Friday, June 18, 2010

"Attention Paid!": A Review of Romain Virgo

Typically in reference to Reggae music, when we throw around words like ‘appealing’ and ‘marketing’, we’re talking bout something at the absolute zenith of the genre. We’re speaking of how can someone like Sean Paul or Elephant Man “appeal” to the mainstream fans and be “marketed” to them, despite the obvious cultural gaps in terms of dialect and other such things. And while, for the most part, this question has certainly been answered (-by simply giving the people crazy danceable music-), you’ll still more often run into this type of a discourse rather than the type of ‘appeal’ and ‘marketing’ we’re going to be dealing with today. In this case, what we find is a process of trying to market an artist to the hardcore, incredibly possessive and incredible jaded Reggae faithful, such as you and I. And I know what you’re thinking - We’re so smart that we don’t fall for that bullshit - but we most certainly do (a look around at my tags would reveal that as to how much money I’ve spent on some of this stuff). And of course, when it comes to marketing Reggae music on that level, STILL the greatest existing entity is VP Records. Currently if you find yourself tired of hearing about Gyptian and his legendary exploits surrounding ‘the grip’, you can of course owe that to the marketing machine that is VP Records. That tune is hyper-powering itself around the world and although it pretty much made itself a hit, you can bet that the label was all too happy (and not hesitant AT ALL) to throw the full might of its marketing machine behind it. Also currently enjoying the benefits of being marketed to more than casual Reggae fans is someone like Etana. I’m fully expecting the hype of the angelic songstress from out of August Town to get even stronger than it’s been as we get nearer and nearer to the August release date of her much anticipated sophomore album, ”Free Expression”, but it’s already been very strong and, in terms of an artist between debut and second albums, I can’t remember one who has had more of a push in recent times. Of course Tarrus Riley is also riding that promotional wave and if you’re a big reggae fan (which you almost certainly are) and you’re arrogant as hell (and you probably are), you might not give credit to VP for the work that they’ve done in making a superstar out of Riley and have you not consciously taken note of how he’s rather gloriously moved into one of the top spots in modern Roots Reggae? All that being said, if they pull off what they’re apparently aiming for with Romain Virgo, it may just be their greatest marketing effort to date.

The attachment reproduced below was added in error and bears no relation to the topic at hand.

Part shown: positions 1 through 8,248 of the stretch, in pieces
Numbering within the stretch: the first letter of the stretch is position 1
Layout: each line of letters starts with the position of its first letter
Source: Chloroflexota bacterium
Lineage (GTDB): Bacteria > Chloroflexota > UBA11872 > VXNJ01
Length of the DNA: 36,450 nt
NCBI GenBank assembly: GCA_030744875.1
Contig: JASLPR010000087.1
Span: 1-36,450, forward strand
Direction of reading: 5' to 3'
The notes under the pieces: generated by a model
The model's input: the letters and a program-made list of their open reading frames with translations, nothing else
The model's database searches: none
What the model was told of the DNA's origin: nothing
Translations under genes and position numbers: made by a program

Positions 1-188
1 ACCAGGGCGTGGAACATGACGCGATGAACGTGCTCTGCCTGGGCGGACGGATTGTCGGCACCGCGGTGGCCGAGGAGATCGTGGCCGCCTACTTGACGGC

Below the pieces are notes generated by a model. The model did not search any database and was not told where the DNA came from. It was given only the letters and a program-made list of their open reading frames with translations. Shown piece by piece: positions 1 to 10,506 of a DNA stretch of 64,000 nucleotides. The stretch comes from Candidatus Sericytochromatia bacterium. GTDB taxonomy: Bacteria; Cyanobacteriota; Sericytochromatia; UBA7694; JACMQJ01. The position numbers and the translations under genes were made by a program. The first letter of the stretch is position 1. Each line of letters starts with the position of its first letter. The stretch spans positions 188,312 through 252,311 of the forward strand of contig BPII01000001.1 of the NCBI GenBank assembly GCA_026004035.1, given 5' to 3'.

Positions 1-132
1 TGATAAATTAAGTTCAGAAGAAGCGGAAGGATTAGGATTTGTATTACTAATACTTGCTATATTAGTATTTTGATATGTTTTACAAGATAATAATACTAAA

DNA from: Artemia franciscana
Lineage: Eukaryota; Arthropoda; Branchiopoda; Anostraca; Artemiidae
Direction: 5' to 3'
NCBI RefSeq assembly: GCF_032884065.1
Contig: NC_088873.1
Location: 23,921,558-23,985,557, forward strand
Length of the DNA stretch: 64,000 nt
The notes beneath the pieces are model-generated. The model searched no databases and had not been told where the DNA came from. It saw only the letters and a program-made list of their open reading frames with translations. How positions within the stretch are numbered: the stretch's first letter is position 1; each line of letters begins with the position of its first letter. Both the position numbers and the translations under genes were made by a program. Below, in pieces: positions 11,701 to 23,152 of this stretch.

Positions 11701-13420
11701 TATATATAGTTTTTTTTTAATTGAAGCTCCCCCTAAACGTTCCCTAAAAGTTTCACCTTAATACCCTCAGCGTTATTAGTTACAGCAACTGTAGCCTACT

Why? Because what you have to do is to sell a perceived ’TV artist’ and not do so to casual fans (who either will or won’t buy it), but do so to people like you and I who know enough to be interested, but also know enough to not be interested. Of course you know the story that in 2007 (the St. Ann native!) Romain Virgo took the top prize in the popular Digicel Rising Stars competition (’Achis! What the hell is that?’ It’s Jamaican Idol), which brought him to the greater attention in the Reggae industry and eventually led him to what we have today, his self titled debut album from the biggest label in the game, VP Records. Now, while all of that is most certainly significant, in my opinion what is even more crucial is exactly what Virgo did with his time in between those occurrences, which was to DEVELOP as an artist and do so with quite a few producers, but most notably with the pretty much legendary Penthouse Records and Donovan Germain. THAT is what has done the work in terms of showing not just how talented Virgo actually is and growing him a fan base outside of those who liked watching him on television by allowing his music to have the best possible chance to succeed. Of course, by comparison there’s also Chris Martin, who won the same competition a couple of years ahead of Virgo and is a couple of years older. Although he certainly has had his opportunities (and continues to), he wasn’t afforded the same class of CONSISTENT instances as Virgo and now a have decade after the competition his ultimate career trajectory remains a mystery (and don’t even get me started on other winners of that show like Cavan and . . . Yep). That’s certainly not the case with Romain Virgo, however, as because of dropping big tunes with Penthouse and others (and wonderfully his own coming up and busting out pretty much coincides with the return of Germain and Penthouse to the scene as REAL and major players in the business) and doing so with a very nice consistency in terms of activity, he’s essentially kind of moved himself into the ranks as just another big artist on the scene. And as “just another big artist”, that’s exactly how we’re going to handle his album, as just another big album as, off the top of my head, I’m not able to think of anyone debuting in 2010 or potentially debuting in 2010 (with the possible exception of Spice, although that’s looking more and more likely for next year in my opinion) who MIGHT even draw as much interest in Reggae from the hardcore fans in one way or another. That kind of ostensible draw to the album also goes to the credit of VP’s marketing machine as does just the general way in which they’ve handled Virgo. Besides touring and being quite visible on the scene in the general sense, VP’s incredibly active release schedule has allowed them to ensconce and activate Virgo on several of their compilations and other releases as well such as ”Introducing Romain Virgo”, which was a very nice and very well serving EP released prior to the album. Simply put, despite the very unusual circumstances we find ourselves in with Romain Virgo, EVERYTHING that could possibly be done to ensure his successes has been done and maybe even a few other things as well. The results? Probably one of the better albums anyone is going to hear this year.